3 Changes That Would Improve the XFL

Tampa Bay Vipers v New York Guardians
XFL field | Michael Owens/Getty Images

The XFL had a promising first weekend and there is a lot to be excited about and build on. The broadcasts on Fox, ABC, and ESPN had strong production value and announcing. The kickoff rule is something the NFL should look to adopt, and so is the idea of transparent replay reviews where we listen in on the officials during the review process.

Nevertheless, there are some modest improvements I'd suggest:

1. 13-minute quarters

The ideal XFL game, to me, would go in and out in 2.5 hours, similar to the length of an NBA game. Vince McMahon himself said in the XFL's introductory press conference that three-hour games were onerous (if he thinks that about NFL games, he should better sympathize with the audience who has to watch WWE Raw for three hours every Monday, but I digress). Shortening the quarters would be the simplest way to reduce game lengths by a little bit.

2. More mobile quarterbacks

The quality of the passing games in the XFL in the first week suggested to me that it would be a more optimal strategy in the league to feature mobile quarterbacks than traditional pocket passers. Just one of the four games -- Los Angeles Wildcats vs. Houston Roughnecks -- hit the over total. The two Sunday games (Tampa Bay Vipers vs. New York Guardians and St. Louis Battlehawks vs. Dallas Renegades) combined for just 50 points.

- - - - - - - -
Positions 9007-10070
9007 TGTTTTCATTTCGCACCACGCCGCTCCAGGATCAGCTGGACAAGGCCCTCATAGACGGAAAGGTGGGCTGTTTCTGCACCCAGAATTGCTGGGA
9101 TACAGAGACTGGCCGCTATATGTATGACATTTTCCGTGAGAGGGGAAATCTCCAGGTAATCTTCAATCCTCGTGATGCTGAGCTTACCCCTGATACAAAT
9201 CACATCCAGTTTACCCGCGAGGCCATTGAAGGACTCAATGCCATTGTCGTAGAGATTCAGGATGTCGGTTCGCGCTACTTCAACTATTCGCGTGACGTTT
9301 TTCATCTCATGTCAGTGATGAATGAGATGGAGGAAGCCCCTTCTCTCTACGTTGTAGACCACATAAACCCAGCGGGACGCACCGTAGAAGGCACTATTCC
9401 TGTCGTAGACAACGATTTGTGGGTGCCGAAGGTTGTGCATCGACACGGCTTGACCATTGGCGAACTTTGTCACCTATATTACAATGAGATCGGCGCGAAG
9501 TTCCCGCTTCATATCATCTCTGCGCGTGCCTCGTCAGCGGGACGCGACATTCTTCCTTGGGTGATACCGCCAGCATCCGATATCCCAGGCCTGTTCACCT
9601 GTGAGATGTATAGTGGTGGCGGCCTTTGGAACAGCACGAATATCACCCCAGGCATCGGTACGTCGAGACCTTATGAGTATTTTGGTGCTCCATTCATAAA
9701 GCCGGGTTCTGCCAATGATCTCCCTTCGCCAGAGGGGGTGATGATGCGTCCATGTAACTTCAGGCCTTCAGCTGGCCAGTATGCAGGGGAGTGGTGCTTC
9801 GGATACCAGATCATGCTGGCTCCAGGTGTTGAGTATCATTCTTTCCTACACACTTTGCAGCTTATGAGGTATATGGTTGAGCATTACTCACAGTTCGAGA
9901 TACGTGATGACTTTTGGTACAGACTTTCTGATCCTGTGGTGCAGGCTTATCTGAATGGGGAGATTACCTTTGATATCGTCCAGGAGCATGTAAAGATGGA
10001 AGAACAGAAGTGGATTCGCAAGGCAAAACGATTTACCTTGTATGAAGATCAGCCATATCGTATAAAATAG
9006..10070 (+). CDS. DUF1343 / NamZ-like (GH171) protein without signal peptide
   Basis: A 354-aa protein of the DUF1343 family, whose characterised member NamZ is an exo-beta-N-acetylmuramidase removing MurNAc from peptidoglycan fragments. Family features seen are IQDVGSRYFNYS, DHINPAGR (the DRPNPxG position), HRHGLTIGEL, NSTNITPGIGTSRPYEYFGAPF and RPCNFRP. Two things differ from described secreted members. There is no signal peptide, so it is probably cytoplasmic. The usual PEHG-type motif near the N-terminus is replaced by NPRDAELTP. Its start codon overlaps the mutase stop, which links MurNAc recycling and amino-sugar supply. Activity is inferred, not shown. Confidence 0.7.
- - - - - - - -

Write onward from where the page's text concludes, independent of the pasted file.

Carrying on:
You don't want this to become like the Arena Football League where teams score on virtually every possession, but you'd like to see 60-minute games trend towards having scoring in the mid-50's. I'm not sure if the combination of pass protection and quarterback talent is going to be enough to get us there unless more of these teams get creative and run the option offense.

The Vipers, for example, ran a series with Quinton Flowers at quarterback, and he rushed five times for 34 yards. This was the drive where the team was most ably moving the ball. The XFL should be actively looking for quarterbacks out of the Pat White mold, and other general fast players for options and gadget plays.

3. Allow one salary cap exception per team

I get that the XFL's tagline is 'For the love of football', but the league could use even just a few more players that are closer to household names. Cardale Jones is the biggest name, then there's a drop-off to Matt McGloin and Aaron Murray, and then there's a bunch of anonymous helmets.

If, say, the Dallas Renegades could pay Adrian Peterson about $1-2 million to play (he made $2.25 million in the NFL last season), or the LA Wildcats could try to woo Tim Tebow, it could go a long way towards retaining viewers as the league extends through April. There have to be eight players out there who wouldn't obscenely break the bank, but have better name recognition than the current XFL talent.